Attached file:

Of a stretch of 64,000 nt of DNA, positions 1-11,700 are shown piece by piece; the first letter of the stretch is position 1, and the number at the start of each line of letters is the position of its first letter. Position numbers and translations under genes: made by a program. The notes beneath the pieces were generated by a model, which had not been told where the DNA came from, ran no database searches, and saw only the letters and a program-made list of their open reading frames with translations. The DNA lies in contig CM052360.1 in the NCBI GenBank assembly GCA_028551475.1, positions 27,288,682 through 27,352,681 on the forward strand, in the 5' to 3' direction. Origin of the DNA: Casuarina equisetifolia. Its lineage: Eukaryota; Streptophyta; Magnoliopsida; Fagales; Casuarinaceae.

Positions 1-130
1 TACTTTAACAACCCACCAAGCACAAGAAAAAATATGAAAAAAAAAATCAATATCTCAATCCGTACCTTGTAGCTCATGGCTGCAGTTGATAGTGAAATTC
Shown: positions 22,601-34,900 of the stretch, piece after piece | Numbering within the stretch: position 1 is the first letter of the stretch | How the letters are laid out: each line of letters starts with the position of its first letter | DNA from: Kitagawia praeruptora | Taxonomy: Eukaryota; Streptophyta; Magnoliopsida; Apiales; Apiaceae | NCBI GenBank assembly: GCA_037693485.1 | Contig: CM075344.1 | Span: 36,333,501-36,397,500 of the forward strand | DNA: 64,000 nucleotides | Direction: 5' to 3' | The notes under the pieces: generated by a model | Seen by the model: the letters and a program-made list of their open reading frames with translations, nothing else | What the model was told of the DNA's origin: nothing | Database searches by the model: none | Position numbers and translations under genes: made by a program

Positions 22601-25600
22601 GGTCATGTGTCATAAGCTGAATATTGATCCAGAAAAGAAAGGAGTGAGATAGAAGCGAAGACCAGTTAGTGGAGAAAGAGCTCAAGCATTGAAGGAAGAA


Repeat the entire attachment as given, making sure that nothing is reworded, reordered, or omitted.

Of a stretch of 64,000 nt of DNA, positions 1-11,700 are shown piece by piece; the first letter of the stretch is position 1, and the number at the start of each line of letters is the position of its first letter. Position numbers and translations under genes: made by a program. The notes beneath the pieces were generated by a model, which had not been told where the DNA came from, ran no database searches, and saw only the letters and a program-made list of their open reading frames with translations. The DNA lies in contig CM052360.1 in the NCBI GenBank assembly GCA_028551475.1, positions 27,288,682 through 27,352,681 on the forward strand, in the 5' to 3' direction. Origin of the DNA: Casuarina equisetifolia. Its lineage: Eukaryota; Streptophyta; Magnoliopsida; Fagales; Casuarinaceae.

Positions 1-130
1 TACTTTAACAACCCACCAAGCACAAGAAAAAATATGAAAAAAAAAATCAATATCTCAATCCGTACCTTGTAGCTCATGGCTGCAGTTGATAGTGAAATTC
Shown: positions 22,601-34,900 of the stretch, piece after piece | Numbering within the stretch: position 1 is the first letter of the stretch | How the letters are laid out: each line of letters starts with the position of its first letter | DNA from: Kitagawia praeruptora | Taxonomy: Eukaryota; Streptophyta; Magnoliopsida; Apiales; Apiaceae | NCBI GenBank assembly: GCA_037693485.1 | Contig: CM075344.1 | Span: 36,333,501-36,397,500 of the forward strand | DNA: 64,000 nucleotides | Direction: 5' to 3' | The notes under the pieces: generated by a model | Seen by the model: the letters and a program-made list of their open reading frames with translations, nothing else | What the model was told of the DNA's origin: nothing | Database searches by the model: none | Position numbers and translations under genes: made by a program

Positions 22601-25600
22601 GGTCATGTGTCATAAGCTGAATATTGATCCAGAAAAGAAAGGAGTGAGATAGAAGCGAAGACCAGTTAGTGGAGAAAGAGCTCAAGCATTGAAGGAAGAA